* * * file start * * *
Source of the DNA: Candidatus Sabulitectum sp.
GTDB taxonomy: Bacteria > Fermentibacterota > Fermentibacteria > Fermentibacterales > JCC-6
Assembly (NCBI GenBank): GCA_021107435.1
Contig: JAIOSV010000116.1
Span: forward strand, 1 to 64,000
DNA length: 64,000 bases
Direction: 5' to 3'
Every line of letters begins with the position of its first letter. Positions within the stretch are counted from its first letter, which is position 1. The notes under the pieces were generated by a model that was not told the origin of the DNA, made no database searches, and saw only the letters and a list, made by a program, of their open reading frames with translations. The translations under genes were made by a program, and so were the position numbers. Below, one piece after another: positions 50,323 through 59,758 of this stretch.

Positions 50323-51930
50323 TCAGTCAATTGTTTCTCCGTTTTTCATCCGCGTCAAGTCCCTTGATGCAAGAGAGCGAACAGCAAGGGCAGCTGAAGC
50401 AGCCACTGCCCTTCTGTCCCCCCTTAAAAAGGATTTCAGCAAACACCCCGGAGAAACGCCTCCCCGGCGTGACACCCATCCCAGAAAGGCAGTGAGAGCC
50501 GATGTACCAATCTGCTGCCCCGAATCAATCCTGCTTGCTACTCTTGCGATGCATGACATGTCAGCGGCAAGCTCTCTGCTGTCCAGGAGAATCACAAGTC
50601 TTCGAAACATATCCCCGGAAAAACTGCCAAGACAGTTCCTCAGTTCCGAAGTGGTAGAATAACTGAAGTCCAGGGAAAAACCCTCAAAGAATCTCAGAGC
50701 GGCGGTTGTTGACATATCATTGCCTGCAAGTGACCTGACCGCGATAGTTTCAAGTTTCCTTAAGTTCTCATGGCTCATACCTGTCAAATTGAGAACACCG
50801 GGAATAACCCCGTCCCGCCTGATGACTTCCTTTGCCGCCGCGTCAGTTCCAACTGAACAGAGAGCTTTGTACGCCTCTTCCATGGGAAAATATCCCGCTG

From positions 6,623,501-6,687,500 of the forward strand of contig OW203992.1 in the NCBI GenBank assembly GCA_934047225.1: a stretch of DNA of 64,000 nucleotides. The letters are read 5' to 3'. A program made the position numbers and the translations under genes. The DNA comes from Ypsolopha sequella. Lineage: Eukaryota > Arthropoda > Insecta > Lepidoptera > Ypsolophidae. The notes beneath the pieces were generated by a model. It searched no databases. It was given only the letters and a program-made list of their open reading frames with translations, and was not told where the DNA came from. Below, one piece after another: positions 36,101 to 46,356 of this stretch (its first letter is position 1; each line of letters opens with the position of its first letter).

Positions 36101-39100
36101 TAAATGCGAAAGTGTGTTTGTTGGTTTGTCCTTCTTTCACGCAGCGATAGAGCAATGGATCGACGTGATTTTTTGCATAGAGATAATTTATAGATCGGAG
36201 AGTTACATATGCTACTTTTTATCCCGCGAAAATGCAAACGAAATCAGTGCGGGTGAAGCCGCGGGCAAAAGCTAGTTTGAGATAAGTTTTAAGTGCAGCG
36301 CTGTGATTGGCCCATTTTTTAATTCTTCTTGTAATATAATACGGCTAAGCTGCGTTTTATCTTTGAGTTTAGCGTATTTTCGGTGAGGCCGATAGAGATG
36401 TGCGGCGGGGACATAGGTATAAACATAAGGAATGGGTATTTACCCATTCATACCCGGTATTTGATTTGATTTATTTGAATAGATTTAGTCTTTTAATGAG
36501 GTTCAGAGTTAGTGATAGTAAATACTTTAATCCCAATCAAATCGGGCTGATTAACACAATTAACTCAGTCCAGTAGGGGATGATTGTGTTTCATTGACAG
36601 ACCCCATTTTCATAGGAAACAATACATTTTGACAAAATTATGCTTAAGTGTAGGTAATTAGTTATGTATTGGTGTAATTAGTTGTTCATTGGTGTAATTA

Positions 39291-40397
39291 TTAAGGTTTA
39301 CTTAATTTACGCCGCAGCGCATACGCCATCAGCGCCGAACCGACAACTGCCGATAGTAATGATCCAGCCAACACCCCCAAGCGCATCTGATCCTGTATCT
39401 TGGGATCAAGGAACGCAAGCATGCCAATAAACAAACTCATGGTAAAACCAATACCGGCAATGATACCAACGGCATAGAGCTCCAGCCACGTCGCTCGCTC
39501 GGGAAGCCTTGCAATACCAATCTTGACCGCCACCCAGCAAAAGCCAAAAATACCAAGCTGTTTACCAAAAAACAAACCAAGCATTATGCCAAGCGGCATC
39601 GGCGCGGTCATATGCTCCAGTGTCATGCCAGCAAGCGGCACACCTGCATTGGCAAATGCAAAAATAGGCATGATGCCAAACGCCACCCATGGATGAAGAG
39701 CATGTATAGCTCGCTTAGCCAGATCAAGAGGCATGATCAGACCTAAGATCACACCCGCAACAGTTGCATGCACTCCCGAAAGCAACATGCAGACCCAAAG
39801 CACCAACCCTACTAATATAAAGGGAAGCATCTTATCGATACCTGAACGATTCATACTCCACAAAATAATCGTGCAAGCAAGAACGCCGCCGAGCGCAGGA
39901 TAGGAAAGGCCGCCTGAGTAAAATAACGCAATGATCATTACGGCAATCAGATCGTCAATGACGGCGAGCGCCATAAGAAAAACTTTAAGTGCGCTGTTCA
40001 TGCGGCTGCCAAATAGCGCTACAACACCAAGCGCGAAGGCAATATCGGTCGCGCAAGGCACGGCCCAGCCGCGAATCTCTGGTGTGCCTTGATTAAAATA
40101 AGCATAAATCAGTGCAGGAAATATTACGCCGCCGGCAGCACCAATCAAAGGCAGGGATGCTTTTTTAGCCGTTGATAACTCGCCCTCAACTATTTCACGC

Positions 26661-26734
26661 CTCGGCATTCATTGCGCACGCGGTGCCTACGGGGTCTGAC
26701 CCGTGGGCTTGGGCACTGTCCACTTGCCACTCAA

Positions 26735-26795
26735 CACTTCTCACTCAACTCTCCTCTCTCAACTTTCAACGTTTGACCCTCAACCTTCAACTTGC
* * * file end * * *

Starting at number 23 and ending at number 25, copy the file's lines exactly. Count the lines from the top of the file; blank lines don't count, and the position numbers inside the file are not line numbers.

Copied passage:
36601 ACCCCATTTTCATAGGAAACAATACATTTTGACAAAATTATGCTTAAGTGTAGGTAATTAGTTATGTATTGGTGTAATTAGTTGTTCATTGGTGTAATTA

Positions 39291-40397
39291 TTAAGGTTTA